Forty years ago, when Virginia Bresnahan moved to her present house in Deerfield, Ill., she brought a love of plant breeding along with her. Virginia was a rosarian and had a passion for hybridizing roses and tall bearded irises. However, as the trees around her new home grew, the yard got shadier and these sun-loving flowers began to struggle. Virginia switched her focus to daylilies, Siberian irises and hostas. She has been happily breeding these shade-tolerant perennials ever since.
Virginia began planting her current daylily gardens back in 1970, and they are now an American Hemerocallis (daylily) Society display garden. "I currently have more than 300 named daylily varieties and 250 seedlings growing in my suburban yard," she says. "Each year I weed out some of the old varieties and plant some new ones," she adds. Virginia likes breeding daylilies because they're easy to cross, grow well under all types of conditions, and they're beautiful. "They're irresistible," she exclaims. "I see two lovely flowers and think if I cross them I'll make another that's even lovelier," she says. One of the daylilies that Virginia has bred, which she called 'Golden Beryl', has been introduced into the commercial trade.
While Virginia's gardens still include Siberian iris, columbine, hostas, and other perennials, it's the daylilies that rule. Breeding them takes patience, organization and attention to detail. The trickiest part, though, is germinating the seed.
Virginia takes pollen from the anthers of a chosen plant and places it on the pistil of another choice daylily. She tags and numbers each cross in her "stud" book. Once the seedpods turn from green to brown, she gently squeezes the pods. If they "pop" open, it's time to harvest the seeds.
Seeds are collected in brown envelopes with the cross number and number of seeds written on top, and are then stored in the refrigerator for about four months. In December, Virginia germinates them under lights in a heated growing chamber in her carport. The heat in the growing box—plus heating mats—provides enough warmth for the seeds to germinate.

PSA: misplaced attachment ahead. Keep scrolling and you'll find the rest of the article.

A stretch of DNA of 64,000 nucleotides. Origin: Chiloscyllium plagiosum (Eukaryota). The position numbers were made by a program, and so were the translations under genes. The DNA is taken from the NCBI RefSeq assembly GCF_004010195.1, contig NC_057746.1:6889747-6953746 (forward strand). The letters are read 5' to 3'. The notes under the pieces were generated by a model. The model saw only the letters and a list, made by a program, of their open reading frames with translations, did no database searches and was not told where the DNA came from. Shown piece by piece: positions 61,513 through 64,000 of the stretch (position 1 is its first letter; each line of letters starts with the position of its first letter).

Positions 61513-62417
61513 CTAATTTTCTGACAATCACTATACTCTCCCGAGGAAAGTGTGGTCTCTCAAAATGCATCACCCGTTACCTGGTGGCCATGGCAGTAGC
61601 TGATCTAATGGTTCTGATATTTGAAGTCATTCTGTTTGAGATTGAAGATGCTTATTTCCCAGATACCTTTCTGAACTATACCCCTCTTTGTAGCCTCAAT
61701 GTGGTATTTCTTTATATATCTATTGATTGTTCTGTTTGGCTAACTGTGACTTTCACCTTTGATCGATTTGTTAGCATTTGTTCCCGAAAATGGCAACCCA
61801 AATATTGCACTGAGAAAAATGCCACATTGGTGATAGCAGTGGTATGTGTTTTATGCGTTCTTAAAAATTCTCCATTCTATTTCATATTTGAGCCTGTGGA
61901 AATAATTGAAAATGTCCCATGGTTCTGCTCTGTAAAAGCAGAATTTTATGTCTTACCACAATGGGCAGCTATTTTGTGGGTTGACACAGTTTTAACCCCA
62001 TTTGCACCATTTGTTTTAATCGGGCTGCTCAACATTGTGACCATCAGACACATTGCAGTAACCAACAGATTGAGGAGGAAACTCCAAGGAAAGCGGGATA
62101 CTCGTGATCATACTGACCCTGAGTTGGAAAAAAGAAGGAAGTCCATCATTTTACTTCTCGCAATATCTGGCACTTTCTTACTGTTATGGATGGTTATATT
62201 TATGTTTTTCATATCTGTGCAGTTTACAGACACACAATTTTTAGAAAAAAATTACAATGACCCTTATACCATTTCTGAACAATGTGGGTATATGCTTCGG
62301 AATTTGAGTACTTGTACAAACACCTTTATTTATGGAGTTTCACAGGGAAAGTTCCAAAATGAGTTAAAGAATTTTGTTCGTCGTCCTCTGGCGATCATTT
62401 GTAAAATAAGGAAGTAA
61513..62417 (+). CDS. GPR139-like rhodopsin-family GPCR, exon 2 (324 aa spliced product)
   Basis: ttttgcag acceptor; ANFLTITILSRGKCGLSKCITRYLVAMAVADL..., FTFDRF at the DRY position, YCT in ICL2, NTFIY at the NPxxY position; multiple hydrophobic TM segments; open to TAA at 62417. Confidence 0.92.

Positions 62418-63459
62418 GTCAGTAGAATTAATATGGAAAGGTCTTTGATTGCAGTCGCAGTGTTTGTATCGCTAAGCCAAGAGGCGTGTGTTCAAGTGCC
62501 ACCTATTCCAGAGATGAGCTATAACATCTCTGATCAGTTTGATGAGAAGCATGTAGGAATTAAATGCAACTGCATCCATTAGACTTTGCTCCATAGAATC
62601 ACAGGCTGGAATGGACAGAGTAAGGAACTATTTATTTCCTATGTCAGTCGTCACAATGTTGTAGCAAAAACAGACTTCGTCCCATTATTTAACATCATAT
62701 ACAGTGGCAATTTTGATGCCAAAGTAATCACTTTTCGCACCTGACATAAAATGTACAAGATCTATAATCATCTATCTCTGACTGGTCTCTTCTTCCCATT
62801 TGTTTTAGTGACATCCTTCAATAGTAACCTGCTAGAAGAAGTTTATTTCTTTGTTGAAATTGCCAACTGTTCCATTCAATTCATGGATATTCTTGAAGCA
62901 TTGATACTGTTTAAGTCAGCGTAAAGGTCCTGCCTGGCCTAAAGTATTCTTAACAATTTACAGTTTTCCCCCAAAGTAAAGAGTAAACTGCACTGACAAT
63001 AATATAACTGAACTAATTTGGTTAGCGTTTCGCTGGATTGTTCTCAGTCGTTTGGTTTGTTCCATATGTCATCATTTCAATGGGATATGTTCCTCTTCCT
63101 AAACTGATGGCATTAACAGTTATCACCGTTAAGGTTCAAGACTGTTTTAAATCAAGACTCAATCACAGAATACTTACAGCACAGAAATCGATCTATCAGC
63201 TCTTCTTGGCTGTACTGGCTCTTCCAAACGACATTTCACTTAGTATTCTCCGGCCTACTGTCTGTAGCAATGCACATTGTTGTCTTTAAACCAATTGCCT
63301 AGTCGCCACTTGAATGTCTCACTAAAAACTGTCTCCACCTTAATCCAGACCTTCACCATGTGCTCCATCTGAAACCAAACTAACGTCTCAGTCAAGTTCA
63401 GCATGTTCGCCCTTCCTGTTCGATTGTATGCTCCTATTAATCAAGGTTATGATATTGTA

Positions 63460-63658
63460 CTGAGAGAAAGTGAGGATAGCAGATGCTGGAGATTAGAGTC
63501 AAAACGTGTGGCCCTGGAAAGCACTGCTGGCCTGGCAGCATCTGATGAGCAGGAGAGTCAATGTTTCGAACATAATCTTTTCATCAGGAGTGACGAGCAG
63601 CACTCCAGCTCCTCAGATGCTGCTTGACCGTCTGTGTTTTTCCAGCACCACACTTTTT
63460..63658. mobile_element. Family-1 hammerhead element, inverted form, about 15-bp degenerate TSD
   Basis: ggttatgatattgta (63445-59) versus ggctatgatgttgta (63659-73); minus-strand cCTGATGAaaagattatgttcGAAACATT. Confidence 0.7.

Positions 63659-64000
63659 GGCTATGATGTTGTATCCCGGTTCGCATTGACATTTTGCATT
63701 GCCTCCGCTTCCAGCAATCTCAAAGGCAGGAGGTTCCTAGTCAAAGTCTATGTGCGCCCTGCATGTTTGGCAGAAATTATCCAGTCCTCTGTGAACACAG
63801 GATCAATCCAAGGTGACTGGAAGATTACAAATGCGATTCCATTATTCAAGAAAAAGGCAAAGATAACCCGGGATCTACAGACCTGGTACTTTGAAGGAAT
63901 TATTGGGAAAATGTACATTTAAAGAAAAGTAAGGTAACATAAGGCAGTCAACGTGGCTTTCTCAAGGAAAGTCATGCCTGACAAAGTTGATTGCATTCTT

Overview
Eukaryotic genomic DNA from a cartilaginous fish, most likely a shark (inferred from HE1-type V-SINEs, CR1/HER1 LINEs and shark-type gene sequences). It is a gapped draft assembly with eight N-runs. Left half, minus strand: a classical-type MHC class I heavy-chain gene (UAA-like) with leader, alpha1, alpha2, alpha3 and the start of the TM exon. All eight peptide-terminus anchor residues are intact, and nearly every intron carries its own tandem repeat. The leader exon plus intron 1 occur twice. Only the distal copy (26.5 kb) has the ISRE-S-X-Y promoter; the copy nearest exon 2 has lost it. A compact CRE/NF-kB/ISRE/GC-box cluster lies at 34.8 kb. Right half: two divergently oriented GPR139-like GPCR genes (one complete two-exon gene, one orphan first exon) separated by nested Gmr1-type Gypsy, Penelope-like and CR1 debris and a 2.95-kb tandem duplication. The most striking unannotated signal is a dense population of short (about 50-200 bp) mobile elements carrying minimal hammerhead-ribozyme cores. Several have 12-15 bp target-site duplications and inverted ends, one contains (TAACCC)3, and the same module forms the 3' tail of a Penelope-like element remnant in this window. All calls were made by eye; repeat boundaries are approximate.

After much trial and error, Virginia has found the perfect system for starting daylily seeds. "I've tried many different seedstarting systems, but hands-down, the APS seedstarter is the best," says Virginia. "The cell sizes are large, so seedlings don't need to be transplanted right away. Most importantly, as the plants grow, the capillary matting keeps just enough moisture in the soil, so the daylilies thrive. I use the smaller celled APS-40 for fine-seeded perennials, such as hosta. For large-seeded plants, such as daylilies, I use the APS-24," she says. "There are lots of variables in seed germination, but the APS makes success more predictable," she says. "If the seed doesn't grow, I know it's bad seed, not the growing conditions," she says.
After growing the daylily seedlings for 2 to 3 months in the APS system, she transplants them into individual pots filled with Gardener's Supply Container Mix so they continue growing strong.
In late spring Virginia plants her daylily babies outdoors in the ground and she labels each one with a metal tag. "The squirrels love to dig up and move the white plastic markers, then I don't know what variety I have," she says. It takes three years of in-ground growing before the daylilies start to flower and show their full potential.
Being surrounded by hundreds of different varieties of daylilies makes it difficult for Virginia to name her favorites. "I do particularly like the big, fat, full-formed flowers and also the spider types," she says.
It seems breeding is habitat-forming. Virginia says she'll keep breeding and growing daylilies and other perennials as long as she has room to grow them. "If there's any lawn left in my yard, it's only because I can't grow flowers there!"
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